Another Architecture

by Mitch McEwen

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    Parameters of chess

    Mitch McEwen
    Feb 4, '13 12:02 PM EST

    Photo by Vera Nebolsina, Grandmaster

    As I've alluded to before (Brunelleschi = BIM), I tend not to see digital design methods - such as Building Information Modeling or parametric design - as paradigmatic ruptures within architecture and its history.  The capacity of parametric modeling as a means of reading and predicting the sea of boxes that comprises most of industrialized space may, ultimately, be more significant than its implementation in form-finding with differentiated and repeated components. (Summary of a course I taught at Columbia GSAPP about this is here)

    That said, I have been working recently with Vera Nebolsina, a Chess Grandmaster here at the Akademie, on a project that has got me enthusiastic about the conceptual implications of using Grasshopper (the Rhino plug-in).  We are designing an environment that could host both formal and informal chess tournaments and workshops.  One of the primary goals is to enable a Grandmaster to play up to 20 people simultaneously, including both experts and a lay public.

    It turns out that World Federation Chess (FIDE) standards, updated last in 1975, are written a bit like very small zoning codes.  They start with the height of the king (the tallest piece), and other dimensions radiate out from there, defining the range of allowable board and table dimensions.  

    The goal is to build upon this highly coded spacing to make a kind of inhabitable game.  





    • l3wis

      this project is awesome! what a really cool and unique typology.

      i find it interesting that you are using the regulation piece/board dimensions as a starting point for the spatial design itself.

      what do you mean by 'make a kind of inhabitable game?' that's not very clear... and i am really curious where you're going to take this.

      good luck!

      Feb 4, 13 9:41 am  · 

      as a player, sometimes good one, i am excited to see two things right; the board set up correctly, and the use of the giuoco piano opening. i will be following to see where this leads.

      i too have been interested in chess as a spatial tool for design, but more on the game side, and less on this end, so i am intrigued.

      Feb 4, 13 12:38 pm  ·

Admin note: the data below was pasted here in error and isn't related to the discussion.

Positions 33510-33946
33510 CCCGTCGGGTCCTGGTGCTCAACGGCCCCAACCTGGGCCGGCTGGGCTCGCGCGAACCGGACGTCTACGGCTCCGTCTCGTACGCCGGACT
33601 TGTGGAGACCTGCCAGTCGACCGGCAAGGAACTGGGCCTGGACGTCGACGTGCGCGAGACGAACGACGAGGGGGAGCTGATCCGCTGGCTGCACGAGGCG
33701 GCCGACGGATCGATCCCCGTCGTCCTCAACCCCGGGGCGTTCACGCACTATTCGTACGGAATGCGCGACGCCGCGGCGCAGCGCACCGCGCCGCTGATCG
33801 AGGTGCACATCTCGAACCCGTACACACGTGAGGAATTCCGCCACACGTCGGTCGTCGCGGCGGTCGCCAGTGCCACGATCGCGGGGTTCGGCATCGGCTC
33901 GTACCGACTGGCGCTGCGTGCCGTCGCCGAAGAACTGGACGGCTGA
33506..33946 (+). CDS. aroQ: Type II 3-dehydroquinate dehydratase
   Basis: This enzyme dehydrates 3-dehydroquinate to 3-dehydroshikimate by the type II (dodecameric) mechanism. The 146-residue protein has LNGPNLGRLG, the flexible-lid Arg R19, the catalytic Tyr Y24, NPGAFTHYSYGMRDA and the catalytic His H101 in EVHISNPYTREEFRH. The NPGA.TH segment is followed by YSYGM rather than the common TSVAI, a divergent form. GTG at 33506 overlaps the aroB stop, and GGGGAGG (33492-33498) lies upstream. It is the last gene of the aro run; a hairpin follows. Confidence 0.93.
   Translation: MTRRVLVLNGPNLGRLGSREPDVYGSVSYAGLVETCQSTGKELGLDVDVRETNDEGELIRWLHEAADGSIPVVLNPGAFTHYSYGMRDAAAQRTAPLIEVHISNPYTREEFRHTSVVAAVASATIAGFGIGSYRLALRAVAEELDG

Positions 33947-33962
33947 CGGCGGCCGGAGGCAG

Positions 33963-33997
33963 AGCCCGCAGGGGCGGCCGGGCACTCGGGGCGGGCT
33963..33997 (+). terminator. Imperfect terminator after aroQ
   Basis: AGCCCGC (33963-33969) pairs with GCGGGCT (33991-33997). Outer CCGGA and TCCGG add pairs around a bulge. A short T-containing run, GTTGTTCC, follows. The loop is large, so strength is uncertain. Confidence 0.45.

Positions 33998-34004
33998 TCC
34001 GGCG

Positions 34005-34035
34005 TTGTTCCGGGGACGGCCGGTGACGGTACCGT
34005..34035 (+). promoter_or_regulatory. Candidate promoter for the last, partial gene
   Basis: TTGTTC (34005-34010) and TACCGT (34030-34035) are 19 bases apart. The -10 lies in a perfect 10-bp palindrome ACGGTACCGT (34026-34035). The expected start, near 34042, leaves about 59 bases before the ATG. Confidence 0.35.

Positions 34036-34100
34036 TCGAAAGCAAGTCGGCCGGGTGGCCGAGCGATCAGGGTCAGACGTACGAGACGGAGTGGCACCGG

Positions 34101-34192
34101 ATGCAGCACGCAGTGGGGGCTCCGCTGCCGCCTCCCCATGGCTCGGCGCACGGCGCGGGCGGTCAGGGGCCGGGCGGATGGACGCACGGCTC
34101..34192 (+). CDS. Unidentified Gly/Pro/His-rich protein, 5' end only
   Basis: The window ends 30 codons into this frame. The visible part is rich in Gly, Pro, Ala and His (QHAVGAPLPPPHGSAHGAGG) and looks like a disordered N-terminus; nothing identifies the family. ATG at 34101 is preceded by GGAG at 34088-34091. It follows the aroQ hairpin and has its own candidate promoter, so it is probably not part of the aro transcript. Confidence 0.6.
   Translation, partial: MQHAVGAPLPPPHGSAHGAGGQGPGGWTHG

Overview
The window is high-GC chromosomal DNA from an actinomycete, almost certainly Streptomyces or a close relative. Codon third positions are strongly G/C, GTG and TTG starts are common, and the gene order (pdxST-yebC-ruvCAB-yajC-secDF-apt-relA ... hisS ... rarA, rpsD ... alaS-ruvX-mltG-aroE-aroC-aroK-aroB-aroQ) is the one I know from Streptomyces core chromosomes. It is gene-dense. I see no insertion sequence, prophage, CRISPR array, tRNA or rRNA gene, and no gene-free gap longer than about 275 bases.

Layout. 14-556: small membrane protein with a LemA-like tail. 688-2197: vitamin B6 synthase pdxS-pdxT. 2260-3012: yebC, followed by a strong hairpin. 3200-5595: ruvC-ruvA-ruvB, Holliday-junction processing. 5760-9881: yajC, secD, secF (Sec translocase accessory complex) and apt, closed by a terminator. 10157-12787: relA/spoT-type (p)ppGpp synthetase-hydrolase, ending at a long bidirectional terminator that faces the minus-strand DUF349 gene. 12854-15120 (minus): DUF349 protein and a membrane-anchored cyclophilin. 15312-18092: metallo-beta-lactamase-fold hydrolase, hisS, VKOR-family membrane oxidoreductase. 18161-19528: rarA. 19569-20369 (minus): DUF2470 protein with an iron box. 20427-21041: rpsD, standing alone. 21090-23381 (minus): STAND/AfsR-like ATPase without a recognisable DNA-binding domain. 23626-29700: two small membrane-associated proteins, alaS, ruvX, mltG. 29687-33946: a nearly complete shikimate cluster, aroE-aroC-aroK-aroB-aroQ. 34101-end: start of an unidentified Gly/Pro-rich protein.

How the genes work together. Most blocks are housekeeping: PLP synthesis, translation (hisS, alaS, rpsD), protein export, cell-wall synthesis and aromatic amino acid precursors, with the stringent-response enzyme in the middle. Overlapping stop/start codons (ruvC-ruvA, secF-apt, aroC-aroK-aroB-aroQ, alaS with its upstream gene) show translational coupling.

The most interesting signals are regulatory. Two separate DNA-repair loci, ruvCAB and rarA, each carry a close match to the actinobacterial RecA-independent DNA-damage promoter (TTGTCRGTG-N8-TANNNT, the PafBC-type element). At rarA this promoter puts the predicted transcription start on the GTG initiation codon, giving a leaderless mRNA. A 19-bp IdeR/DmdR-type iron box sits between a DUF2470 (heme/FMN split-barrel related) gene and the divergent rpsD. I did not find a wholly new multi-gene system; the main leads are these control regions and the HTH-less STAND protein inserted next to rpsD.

Sounds like you're designing the environment as a game. The grandmaster is the player and the individual chess games are his opponents. But it would also serve informal tournaments.

      I'll be following to learn more about chess culture and your use of grasshopper. Fun!

      Feb 4, 13 2:04 pm  · 

      Thanks so much for the comments so far.  I am fortunate to be working with a Chess Grandmaster as client / collaborator, hence the validity of the photo.  As far as what I mean by 'make a kind of inhabitable game', this is something I am using this project to investigate.  I doubt I will have a firm answer when the first phase is exhibited next month.  I do like the idea that 'the grandmaster is the player and the individual chess games are his opponents.'  So far my focus has been on something more simple and pragmatic, but related to this - that the arrangement of a Grandmaster playing 19 amateurs at once is very different than 10 Grandmasters playing each other.  The game right now is about heightening both these possibilities.  

      Beyond this, as I learn more about chess, I am hoping deeper structures within the game become productive spatially.  As a purely amateur chess player, I am only recently learning about 'pawn structures' for example.  Without knowing the game it is easy to think of pawns as inconsequential pieces.  But, in fact, they provide incredibly important limits and boundaries, but only when they are working coherently as a structure.  

      The first iteration of this may just be a rather formal study of truss parameters, for instance.  But these are the ideas at play that the project hopes to develop.   

      Feb 5, 13 8:46 am  · 

      i've played a grandmaster - or master, i forget the hierarchy -  in a simul, he was playing about a dozen of us - i even made it pretty deep into the game [he accused me of moving a piece, and then after walking around the bookstore, i came back to find that he actually moved a piece, to his advantage, never realizing my own photographic memory of board pos], i resigned shortly after that.

      this may or may not be counter intuitive, but the level of predictability with masters playing each other is pretty high, because their depth of knowledge - opening, middle and endgame - is documented quite extensively. whereas, with amateurs there is not a tremendously deep encyclopedia to access, so their play is, at times, utterly confounding, and completely unpredictable. that is of course assuming the amateurs make it past the 4th or 5th move.

      Feb 5, 13 9:32 am  · 

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